The current frenzy over the health of K, the woman first aider who was shot in the eye on August 11 two years ago during a protest outside the Tsim Sha Tsui police station, has been quite nauseating.
It started, apparently, with a piece in the Oriental Daily — an exclusive, no less — saying that she had been spotted at the airport last September leaving for Taiwan, and being seen off by friends and family. Her right eye, the OD’s opthalmically alert reporter noted, was not bandaged, and she looked at her mobile phone. So maybe she wasn’t blinded after all.
Cock and bull story
This snippet was taken up by a columnist in Sing Tao. He recalled that at the time of K’s injury it had been a big thing for a while for protesters to wear bandages over one eye. Had the injury been exaggerated for political purposes? Should the national security police not be investigating? He also accused the Hospital Authority of participating in a heinous cover-up by not telling everyone that the controversial eyeball was still intact.
This in turn produced a long anonymous briefing from a nameless police person, reported in the Standard. “The medical report showed that the injury sustained by the woman in her 20s was not very serious. Her eyeball did not burst and was not even hurt. She only sustained injuries on areas surrounding her right eye.” said the nameless police person.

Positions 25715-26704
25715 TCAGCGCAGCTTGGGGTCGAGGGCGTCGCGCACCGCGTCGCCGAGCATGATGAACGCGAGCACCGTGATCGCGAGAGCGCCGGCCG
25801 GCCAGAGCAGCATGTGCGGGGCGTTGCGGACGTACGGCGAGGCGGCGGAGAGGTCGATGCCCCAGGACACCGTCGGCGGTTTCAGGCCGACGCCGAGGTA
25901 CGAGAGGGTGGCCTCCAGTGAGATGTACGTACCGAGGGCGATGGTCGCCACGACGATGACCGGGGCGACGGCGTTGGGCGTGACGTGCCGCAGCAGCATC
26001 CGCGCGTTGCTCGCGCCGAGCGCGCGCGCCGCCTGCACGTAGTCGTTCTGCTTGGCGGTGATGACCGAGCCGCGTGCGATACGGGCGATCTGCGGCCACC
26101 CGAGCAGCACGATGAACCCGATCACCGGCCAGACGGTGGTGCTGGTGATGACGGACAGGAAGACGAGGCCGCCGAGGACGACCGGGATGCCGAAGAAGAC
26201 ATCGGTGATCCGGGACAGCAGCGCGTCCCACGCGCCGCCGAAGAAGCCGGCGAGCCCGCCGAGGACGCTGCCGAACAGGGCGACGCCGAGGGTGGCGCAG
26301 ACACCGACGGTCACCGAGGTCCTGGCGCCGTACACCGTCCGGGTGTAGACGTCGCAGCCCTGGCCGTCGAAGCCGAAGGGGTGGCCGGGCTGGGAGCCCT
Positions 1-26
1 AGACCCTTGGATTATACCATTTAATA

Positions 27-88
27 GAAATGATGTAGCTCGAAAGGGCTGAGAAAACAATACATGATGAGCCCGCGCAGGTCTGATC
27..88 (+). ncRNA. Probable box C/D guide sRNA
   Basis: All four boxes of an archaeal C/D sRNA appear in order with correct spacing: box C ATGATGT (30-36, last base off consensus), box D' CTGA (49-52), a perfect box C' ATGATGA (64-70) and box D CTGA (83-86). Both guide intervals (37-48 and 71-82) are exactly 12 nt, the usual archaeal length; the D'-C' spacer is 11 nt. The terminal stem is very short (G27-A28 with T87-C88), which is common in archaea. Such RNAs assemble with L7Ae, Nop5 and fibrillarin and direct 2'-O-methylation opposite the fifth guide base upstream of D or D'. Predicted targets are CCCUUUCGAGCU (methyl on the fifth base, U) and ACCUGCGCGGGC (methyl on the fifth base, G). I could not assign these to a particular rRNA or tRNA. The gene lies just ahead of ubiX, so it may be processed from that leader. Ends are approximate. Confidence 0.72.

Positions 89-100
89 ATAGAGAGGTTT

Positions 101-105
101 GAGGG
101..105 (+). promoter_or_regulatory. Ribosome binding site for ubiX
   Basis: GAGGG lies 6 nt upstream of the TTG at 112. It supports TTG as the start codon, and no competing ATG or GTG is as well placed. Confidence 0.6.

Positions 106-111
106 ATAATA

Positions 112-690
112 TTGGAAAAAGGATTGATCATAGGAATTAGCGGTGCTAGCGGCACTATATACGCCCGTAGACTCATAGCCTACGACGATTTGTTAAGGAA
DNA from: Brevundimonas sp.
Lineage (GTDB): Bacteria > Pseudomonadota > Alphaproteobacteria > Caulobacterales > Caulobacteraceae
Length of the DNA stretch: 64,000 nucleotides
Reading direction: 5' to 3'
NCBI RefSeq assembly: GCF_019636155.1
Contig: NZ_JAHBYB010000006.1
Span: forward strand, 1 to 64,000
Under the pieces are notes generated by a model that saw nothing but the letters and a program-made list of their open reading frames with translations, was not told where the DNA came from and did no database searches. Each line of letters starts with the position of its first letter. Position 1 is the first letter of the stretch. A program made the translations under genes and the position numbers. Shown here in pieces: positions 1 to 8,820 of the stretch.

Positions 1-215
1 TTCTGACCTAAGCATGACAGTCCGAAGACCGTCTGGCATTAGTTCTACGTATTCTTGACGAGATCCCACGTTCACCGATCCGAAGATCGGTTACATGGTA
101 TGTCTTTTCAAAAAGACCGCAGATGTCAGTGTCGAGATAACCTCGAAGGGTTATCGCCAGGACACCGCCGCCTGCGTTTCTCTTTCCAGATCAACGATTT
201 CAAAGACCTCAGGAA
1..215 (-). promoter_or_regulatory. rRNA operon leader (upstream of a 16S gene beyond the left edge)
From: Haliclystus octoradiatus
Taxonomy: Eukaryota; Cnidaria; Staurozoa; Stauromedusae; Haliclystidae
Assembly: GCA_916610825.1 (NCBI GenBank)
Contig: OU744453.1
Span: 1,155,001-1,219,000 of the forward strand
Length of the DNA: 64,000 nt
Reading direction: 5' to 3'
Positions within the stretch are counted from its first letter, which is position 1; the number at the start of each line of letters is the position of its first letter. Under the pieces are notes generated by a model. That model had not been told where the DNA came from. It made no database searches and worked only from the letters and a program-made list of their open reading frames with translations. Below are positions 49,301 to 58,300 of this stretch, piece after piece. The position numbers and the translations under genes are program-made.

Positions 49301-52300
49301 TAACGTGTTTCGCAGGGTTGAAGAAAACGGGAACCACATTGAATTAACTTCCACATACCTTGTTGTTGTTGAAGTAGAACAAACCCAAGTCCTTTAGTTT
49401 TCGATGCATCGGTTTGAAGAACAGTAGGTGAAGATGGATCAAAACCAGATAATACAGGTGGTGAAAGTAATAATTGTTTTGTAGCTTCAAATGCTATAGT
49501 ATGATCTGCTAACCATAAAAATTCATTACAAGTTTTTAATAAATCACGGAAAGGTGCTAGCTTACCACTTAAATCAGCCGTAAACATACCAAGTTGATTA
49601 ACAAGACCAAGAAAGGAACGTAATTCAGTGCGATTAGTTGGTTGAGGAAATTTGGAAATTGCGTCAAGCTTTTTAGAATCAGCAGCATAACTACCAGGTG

But the report did not say what caused the injury, leaving the sources to try to breathe life into a cock and bull story that the projectile was fired by a protestor.
The sources (could our Secretary for Security, so ready to denounce cowardice among reluctant defendants, do something about this nameless habit among his underlings?) went on to say that K “is now being investigated by police whether she is involved in rioting and she will be wanted if police gather sufficient evidence…”
The Standard went on to say that “lawmakers” – which turned out to mean Elizabeth Quat – wanted the police to find out the cause of the woman’s injury and investigate whether she took part in illegal assemblies.
The following day we were treated to the appearance on the scene of 803.com, a website founded by Leung Chun-ying which offers rewards for people who inform on rioters. The site is now offering a million dollars for anyone who will tell them who K (the abbreviation she used for privacy during litigation over police access to her medical records) really is.
This offer was apparently approved by Leung in person, because he said on Facebook that the reward had been increased (previously it was $400,000) because “more information had become available about her whereabouts.”